What did I learn from my first freelance UX role?
5 min read
As an 11-year experienced designer, I was involved in 100+ projects as a designer...when I was in China. But it is a different chapter to become a designer in New Zealand, a country speaks a different language, for different clients and customers. Last Friday, I just completed my first freelance UX designer's contract in 2019. It was the new beginning for my design adventure, which I've learned a lot from this job. Here are the things I've learned from this role:
Learn the workflow first
I was lucky to be hired by a local agency which provides digital and print design service for some of the most well-known kiwi companies as a UX designer. Before the actual job started, my manager and I had a meeting as an interview. I asked some detailed questions during the conversation about the job I might do, such as:
- What the deliverables he needs?
- What the tools we use for the job?
- Who am I going to report?
- Who's the client?
- What are the client's demands?
- Who can I ask for help in the team?
- On average when do people come and leave?
By asking these questions, I already had a general idea of how my role might like before I start.
I’m happy to work in an all Mac office 🙂
Do your research on the style guide or the previous work files.
Everyone would like to perform well on his first day of working, me too. Instead of going directly on the job on my first morning, I spent some time on the style guide of the client at first. Then I went through the previous work files left by the other designer who worked for the project. It made the first 1-2 hours of my job was not productive with something we can see, but that saved much more time in the future.
Go through the style guide, JD or previous work files should always be included in the early stage of your job. Let your manager know that you would like a few hours to digest the information, so he/she will understand your design process.
Tip for a productive afternoon: lots of greens in your lunch
Empathise with your employer
What are the first thing and the most important thing for a UX designer to do in a project? Empathise. When we talk about empathy, we are talking about empathising with your customers. As a freelancer, you also need to empathise with your employer.
The rate of a freelancer usually is higher than a permanent role, which is always charged by an hourly rate. That's why your employer would like to get the most use of your time during your working hours. Of course, you need to be focused and productive during the time. What I mean empathy with the employer is you can try to think from their perspective.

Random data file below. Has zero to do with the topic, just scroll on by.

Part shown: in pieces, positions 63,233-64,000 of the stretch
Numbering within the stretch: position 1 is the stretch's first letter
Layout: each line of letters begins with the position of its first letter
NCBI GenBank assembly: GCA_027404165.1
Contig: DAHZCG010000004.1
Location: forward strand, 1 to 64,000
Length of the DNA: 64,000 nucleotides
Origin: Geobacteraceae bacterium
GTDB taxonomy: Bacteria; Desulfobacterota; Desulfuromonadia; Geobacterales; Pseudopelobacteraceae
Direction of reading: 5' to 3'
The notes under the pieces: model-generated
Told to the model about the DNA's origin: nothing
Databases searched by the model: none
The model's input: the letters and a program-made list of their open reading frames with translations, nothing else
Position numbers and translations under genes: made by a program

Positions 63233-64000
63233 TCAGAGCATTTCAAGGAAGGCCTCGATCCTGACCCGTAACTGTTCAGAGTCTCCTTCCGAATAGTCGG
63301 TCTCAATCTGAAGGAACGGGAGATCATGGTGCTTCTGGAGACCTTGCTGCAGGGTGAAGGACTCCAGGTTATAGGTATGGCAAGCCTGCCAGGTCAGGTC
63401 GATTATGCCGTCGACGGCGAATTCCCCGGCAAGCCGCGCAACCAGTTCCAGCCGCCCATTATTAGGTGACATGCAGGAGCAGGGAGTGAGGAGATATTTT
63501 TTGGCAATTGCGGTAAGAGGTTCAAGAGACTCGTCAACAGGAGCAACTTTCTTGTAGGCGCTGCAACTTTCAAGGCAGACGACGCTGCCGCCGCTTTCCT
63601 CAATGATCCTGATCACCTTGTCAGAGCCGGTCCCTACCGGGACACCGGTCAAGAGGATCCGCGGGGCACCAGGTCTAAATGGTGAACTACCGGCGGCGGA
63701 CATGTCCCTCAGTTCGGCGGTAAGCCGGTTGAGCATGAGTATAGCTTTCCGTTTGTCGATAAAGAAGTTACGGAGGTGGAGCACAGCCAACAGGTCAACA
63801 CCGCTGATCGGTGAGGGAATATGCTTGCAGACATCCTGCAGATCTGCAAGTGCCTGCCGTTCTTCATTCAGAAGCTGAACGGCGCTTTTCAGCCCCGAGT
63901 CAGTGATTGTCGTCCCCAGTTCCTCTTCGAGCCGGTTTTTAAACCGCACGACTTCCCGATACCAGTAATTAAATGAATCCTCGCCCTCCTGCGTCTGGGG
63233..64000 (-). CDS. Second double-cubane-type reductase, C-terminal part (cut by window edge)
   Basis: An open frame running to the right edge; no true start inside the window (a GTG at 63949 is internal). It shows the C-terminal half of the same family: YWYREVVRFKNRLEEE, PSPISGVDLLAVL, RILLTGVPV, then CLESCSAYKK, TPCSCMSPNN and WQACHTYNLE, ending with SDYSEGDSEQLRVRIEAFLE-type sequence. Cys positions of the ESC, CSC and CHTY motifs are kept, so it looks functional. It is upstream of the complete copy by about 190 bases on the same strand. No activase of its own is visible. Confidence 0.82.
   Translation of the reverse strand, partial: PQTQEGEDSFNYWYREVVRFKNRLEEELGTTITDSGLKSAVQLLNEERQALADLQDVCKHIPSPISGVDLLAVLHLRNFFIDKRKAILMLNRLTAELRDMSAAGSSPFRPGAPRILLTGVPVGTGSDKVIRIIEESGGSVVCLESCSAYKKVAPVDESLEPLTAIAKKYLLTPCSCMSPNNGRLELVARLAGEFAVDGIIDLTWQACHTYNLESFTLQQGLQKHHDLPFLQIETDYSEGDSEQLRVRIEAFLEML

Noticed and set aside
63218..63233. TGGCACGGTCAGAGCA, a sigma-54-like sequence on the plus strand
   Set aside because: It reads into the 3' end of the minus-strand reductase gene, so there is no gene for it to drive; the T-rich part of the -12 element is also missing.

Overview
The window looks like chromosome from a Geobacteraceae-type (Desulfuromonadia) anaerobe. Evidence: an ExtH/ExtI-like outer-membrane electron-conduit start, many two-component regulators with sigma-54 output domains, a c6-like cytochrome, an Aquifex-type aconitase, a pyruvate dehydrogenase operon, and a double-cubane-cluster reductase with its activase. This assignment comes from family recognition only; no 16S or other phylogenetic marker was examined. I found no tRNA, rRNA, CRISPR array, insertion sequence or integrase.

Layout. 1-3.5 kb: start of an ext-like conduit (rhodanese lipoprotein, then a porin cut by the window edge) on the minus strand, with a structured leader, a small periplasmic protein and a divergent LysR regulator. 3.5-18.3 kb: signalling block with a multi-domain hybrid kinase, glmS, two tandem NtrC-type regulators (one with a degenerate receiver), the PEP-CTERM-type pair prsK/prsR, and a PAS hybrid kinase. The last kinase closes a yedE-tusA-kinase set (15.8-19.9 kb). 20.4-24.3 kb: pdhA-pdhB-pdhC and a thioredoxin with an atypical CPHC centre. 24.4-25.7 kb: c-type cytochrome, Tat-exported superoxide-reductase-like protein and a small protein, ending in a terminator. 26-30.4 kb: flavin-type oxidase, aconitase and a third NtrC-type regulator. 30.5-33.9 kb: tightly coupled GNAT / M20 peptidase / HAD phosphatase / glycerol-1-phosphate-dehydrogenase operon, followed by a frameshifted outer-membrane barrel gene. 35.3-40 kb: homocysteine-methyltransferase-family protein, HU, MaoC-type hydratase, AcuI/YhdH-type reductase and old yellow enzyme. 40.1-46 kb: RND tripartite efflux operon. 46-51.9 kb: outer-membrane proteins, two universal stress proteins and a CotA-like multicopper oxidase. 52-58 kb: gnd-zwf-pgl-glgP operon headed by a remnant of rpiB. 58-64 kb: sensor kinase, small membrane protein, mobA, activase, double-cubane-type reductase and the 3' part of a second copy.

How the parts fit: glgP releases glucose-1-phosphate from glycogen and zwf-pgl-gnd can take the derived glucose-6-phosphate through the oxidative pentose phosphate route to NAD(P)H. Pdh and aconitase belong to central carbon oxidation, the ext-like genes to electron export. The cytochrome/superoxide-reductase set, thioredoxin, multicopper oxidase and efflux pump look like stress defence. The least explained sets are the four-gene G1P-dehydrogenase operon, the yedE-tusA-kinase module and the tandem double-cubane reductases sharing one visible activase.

When I worked as a freelance designer during my contract, I usually got in the office at 10 am, which allowed my boss enough time to decide what job he needed me to do that day.
And also, there was a long weekend (Easter) during my contract. On the first weekday after the long weekend, I called my boss to check if there's enough job for me to do that day. The reason I called was I knew many clients don't give feedback to agencies immediately after the holiday, which means if my boss doesn't get feedback from the client on that day, I might not have enough job to do, and it would be just a waste his money, for I charge by hourly rate. He checked and told me perhaps I can come the next day for a full day, and thanked me for considering. I might lose a few hours' rates that day, but from a long-term perspective, it was totally worth.
My employer has a super cool printing machine
Reflect and follow up to improve
My employer agency has an efficient way of managing job, which requires a job number for each job, and the executioner needs to provide how long he spent on the job. For me as the freelance designer, I wrote an email to my boss at the end of the day specify the job I did, and how long I spent on the job(s). I took it as a good opportunity to reflect and review my job. I added a few of my personal insights of the job on the email and copied it to my personal email for improvement.
For example, there was a working day that the team found it was frustrating to find the correct version from many 'final' Sketch files (so many files named 'Final'). I wrote it down in the daily review email and suggested to check some Sketch version management solution, such as Abstract.
Also, I asked my employer after the contract for his comments about my job, which would be a valuable guide for me to improve in future jobs.
The freelance role is excellent for us designers to explore new opportunities, to sharpen our design skills and to improve. Do your research on the workflow of your employer at the beginning of your job, Empathise with your employer and reflect the job you've done each day. If you can do these three things in your contract, you not only earn some money as a freelancer, but also earn respect and gratification from your employer. And more than those, you will be improved to be a better designer!
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